Monday, March 21, 2011

Texas Institute of Letters Celebrates 75th Anniversary

This year marks the 75th anniversary of the Texas Institute of Letters, of which I am a member. The year 1936 marked the one hundred year celebration of the Texas Revolution with a series of events, expositions, and special programs across the state. As one of many activities during the Texas Centennial, Governor James V. Allred proclaimed the first week of November as Texas Literature Week. That week saw the founding of a new literary organization created for the purpose of furthering and advancing the cause of Texas letters. As The Handbook of Texas notes: "The organizational meeting of the Texas Institute of Letters convened in the lecture room of the Hall of State on the grounds of the Texas Centennial Exposition in Dallas on November 9, 1936. The idea for the organization came from William H. Vann, a professor of English at what is now the University of Mary Hardin-Baylor, in Belton. He and others had been inspired by the celebration of the Texas Centennial to form an organization to promote interest in Texas literature and to recognize literary and cultural achievement." Fifty Texas writers and poets composed the list of charter members. Today, induction into the TIL is based on literary achievement. Application for membership is not accepted. Instead, a proposed member must be nominated and seconded by a member and then voted upon by the entire membership. Members must be authors associated wtih Texas. The TIL each year offers a series of literary prizes for works of fiction, non-fiction, short stories, poetry, children's books, and excellence in book production. Later this spring, the Texas Institute of Letters will induct the following authors as new members:

Kathi Appelt. She is the author of more than thirty books – novels, picture books, poetry, and nonfiction for children and young adults. She has won numerous awards, among them the PEN USA award.

Alwyn Barr is professor of history at Texas Tech University He is a former president of the Texas State Historical Association and a former board member of Humanities Texas.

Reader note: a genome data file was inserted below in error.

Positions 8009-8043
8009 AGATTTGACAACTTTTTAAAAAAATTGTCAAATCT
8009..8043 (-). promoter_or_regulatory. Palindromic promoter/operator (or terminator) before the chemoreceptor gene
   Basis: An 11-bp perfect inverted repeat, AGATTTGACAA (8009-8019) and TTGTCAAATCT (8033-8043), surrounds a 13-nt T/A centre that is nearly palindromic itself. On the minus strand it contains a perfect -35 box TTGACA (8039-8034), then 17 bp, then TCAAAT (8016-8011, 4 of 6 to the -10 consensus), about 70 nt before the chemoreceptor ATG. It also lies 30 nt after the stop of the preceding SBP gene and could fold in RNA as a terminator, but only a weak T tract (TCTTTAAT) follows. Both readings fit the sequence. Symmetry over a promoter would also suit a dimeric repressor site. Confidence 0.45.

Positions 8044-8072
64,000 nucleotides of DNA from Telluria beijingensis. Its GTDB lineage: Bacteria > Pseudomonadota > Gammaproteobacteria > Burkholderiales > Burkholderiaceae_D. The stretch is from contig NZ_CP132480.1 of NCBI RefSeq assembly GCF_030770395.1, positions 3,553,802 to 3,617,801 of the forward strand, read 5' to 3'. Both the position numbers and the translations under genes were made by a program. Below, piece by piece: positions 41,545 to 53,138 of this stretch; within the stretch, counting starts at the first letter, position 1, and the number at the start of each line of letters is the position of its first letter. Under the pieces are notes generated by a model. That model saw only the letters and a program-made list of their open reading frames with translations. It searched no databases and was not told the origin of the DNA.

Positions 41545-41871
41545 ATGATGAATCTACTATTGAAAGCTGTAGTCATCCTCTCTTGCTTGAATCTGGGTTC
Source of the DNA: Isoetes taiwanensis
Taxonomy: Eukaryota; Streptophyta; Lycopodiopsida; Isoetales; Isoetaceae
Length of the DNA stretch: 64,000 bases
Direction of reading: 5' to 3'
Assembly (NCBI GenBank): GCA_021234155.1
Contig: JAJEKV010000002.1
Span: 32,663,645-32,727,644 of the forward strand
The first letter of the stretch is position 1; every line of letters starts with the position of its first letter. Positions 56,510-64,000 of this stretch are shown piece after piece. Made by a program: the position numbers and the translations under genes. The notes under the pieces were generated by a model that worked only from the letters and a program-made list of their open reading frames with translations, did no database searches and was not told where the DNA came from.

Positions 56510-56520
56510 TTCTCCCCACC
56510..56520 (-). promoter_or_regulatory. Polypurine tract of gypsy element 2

Douglas Brinkley is the fellow in history at the Baker Institute and a professor of history at Rice University. He is a contributing editor to Vanity Fair, the Los Angeles Times Book Review, and American Heritage, as well as a frequent contributor to the New York Times, the New Yorker and the Atlantic Monthly.

Bryan Burrough is a special correspondent at Vanity Fair and the author of numerous bestselling books. A former reporter for the Wall Street Journal, he is a three-time winner of the John Hancock Award for excellence in financial journalism.

Annette Gordon-Reed is the first African-American to win the Pulitzer Prize for History. On February 25, 2010, President Barack Obama honored Gordon-Reed with the National Humanities Medal at a White House ceremony.

S.C. Gwynne is an award-winning journalist and author whose work has appeared extensively in Time, for which he worked as bureau chief, national correspondent and senior editor from 1988 to 2000, and in Texas Monthly, where he was executive editor.

Russell L. Martin III is director of the DeGolyer Library at Southern Methodist University.He has been published in a number of professional journals.

Karla Morton is the 2010 Texas Poet Laureate. As an author, she has won numerous prizes, including the Betsy Colquitt Award and the Indie National Book Award.

Jake Silverstein is editor of Texas Monthly. His work has appeared in a number of anthologies  He is the author of Nothing Happened, And Then It Did.

James Smallwood received his Ph.D. in history from Texas Tech University in 1974. He is a fellow of the Texas State Historical Association and is a member of various other professional societies. His Time of Hope, Time of Despair: Black Texans During Reconstruction won the Texas Historical Association's Coral H. Tullis Award for being the best Texas history book to appear in 1981.

Dominic Smith  is a visiting professor at SMU. He holds an MFA in writing from the Michener Center for Writers at the University of Texas at Austin. His short fiction has been nominated for a Pushcart Prize and appeared in numerous journals and magazines, including the "Atlantic Monthly."

Jerry Thompson is Regents Professor at Texas A&M International University and is considered to be among the best and most prolific historians of the Southwestern campaigns of the American Civil War. He has edited and written twenty books on the history of Texas and the Southwest, in addition to numerous articles in national and regional journals.